Moreover, by having the exterior side wall of the protrusion sections at a substantially straight angle, any liquid that is not fully released from the nozzle outlet will immediately flow down the outside of the output channel and will thus not interfere with a following droplet. Indeed, if this angle α is not substantially 90°, there is a high risk of accumulated retention of the following droplets by any remaining liquid and finally spreading on the surface of membrane section 4 a.
Also, as mentioned above, for a same diameter of the nozzle output channel, larger droplets will be expelled, so that again a higher density of channels and outlets may be provided within a single cavity.
Each cavity contains a plurality of outlets. For example, as mentioned before it is possible to provide a very high number such as 169 or more outlets in a single cavity 7 or on a single membrane section 4 a, versus 25 or 49 such as used in prior art devices.
Furthermore, due to the features of the output channel and its protrusion section, the top surface of second substrate will remain substantially free of liquid. Thus, it is therefore possible to remove the nozzle body from a vibrating element and replace it with another nozzle body without any liquid spilling out. This also allows for a low cost dispenser as the same vibrating element may be used many times for several liquids. Thus, in such a case, the nozzle body may be conceived as a disposable cartridge that can be fixed to the vibrating element to function as a liquid droplet spray device.
The combination of the nozzle diameter with a protrusion portion allows expelling high-viscous liquids with very low stiction, even when using a high-density array of nozzles on the membrane section. Indeed, thanks to this combination of features, even large and heavy droplets will not wet the top surface of the membrane section.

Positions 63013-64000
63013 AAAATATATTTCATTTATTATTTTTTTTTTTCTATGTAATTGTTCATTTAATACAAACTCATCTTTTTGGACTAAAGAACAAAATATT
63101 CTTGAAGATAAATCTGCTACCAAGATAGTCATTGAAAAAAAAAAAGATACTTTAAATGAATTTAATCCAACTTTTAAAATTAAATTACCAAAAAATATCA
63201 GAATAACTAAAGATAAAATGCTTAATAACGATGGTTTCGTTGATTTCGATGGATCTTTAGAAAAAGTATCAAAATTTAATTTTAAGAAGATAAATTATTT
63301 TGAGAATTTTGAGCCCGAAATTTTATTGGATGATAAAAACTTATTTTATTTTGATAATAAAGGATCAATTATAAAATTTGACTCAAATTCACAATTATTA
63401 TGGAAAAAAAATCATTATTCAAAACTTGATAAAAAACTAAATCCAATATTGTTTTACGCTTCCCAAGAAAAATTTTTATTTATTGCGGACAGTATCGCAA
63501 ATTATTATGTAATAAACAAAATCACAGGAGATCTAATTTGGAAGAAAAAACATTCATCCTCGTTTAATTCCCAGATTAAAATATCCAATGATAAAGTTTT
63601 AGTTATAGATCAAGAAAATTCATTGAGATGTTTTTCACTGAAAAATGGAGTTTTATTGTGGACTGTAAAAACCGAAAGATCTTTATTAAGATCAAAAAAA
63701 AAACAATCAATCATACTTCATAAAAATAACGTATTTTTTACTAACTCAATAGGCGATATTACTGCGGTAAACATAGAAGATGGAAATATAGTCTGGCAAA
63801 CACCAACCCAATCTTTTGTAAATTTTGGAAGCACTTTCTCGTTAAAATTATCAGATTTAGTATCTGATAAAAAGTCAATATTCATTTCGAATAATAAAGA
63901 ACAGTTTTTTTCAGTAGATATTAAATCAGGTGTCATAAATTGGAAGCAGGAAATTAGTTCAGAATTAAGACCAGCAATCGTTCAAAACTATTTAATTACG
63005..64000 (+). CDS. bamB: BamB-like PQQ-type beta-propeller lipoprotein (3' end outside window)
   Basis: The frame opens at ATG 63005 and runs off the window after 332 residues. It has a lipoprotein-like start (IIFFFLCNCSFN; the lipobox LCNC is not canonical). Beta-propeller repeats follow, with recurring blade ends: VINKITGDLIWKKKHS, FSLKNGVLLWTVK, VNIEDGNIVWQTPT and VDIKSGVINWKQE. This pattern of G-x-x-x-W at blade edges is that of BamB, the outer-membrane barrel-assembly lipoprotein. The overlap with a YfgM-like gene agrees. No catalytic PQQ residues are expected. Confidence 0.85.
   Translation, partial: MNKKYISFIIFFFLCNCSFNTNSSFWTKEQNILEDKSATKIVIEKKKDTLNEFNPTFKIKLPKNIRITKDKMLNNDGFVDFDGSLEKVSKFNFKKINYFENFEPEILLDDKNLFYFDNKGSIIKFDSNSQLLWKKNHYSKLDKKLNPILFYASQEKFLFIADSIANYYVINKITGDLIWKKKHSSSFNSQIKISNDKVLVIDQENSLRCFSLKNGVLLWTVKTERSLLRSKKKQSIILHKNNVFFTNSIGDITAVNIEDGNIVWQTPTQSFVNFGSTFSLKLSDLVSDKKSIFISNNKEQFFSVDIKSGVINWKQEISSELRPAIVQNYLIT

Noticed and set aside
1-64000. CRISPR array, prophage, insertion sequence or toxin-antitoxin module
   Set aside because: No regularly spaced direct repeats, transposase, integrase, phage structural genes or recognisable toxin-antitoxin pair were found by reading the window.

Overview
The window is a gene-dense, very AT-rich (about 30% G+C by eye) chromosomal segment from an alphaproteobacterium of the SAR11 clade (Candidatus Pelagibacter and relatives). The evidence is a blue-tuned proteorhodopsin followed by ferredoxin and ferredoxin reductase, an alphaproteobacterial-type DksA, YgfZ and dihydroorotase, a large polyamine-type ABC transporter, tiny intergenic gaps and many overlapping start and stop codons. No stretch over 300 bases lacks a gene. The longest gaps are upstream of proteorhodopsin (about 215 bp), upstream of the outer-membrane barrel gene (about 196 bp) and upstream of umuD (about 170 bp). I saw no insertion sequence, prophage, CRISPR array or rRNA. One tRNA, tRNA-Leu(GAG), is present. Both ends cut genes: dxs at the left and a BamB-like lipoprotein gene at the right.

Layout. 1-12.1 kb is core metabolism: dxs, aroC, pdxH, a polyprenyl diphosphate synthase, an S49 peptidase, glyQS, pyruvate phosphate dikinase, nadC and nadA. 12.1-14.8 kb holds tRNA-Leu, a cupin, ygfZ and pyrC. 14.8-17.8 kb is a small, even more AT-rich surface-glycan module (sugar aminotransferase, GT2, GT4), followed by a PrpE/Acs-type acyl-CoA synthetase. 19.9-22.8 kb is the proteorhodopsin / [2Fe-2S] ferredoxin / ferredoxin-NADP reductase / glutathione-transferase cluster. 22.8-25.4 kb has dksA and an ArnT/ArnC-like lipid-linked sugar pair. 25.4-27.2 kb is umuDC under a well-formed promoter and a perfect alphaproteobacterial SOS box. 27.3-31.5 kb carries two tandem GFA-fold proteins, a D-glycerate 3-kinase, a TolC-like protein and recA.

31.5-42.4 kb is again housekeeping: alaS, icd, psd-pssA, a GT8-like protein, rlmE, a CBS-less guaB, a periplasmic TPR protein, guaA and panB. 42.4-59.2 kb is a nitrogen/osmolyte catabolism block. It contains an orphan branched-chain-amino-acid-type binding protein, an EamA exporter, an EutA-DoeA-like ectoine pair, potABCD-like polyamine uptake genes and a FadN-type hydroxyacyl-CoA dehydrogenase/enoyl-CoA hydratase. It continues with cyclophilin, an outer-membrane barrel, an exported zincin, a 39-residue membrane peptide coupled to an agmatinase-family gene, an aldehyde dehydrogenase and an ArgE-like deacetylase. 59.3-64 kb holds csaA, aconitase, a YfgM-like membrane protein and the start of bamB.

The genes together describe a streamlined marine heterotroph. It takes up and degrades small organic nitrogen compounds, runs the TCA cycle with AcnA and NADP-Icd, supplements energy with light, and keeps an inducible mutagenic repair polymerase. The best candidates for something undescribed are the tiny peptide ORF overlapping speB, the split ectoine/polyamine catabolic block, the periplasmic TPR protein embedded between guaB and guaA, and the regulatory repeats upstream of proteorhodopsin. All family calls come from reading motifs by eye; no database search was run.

Advantageously, the nozzle body may be made of silicon or any suitable material that is adapted to be processed with the required tolerance. In fact, membrane section 4 a of the second substrate 4 of nozzle body 1 is the only part that needs to be made to critical tolerances.
Another example of a liquid droplet spray device containing a soft porous medium, indicated by reference 12, arranged within space 3 is shown in
As may be understood from the above embodiments, it is possible to reduce the use of silicon or the like as much as possible, i.e. to the nozzle body, or even only the second substrate, so that a cheaper device may be obtained by using suitable other materials for the remaining parts and corresponding micro-machining methods. Indeed, when using ion or proton beam micro-machining methods plastic, PET, PTFE or the like and resins may be used to create the first substrate 2 and the second substrate 4 from and within one piece, thereby obtaining a sufficiently precise and rigid, and thus reliable, device.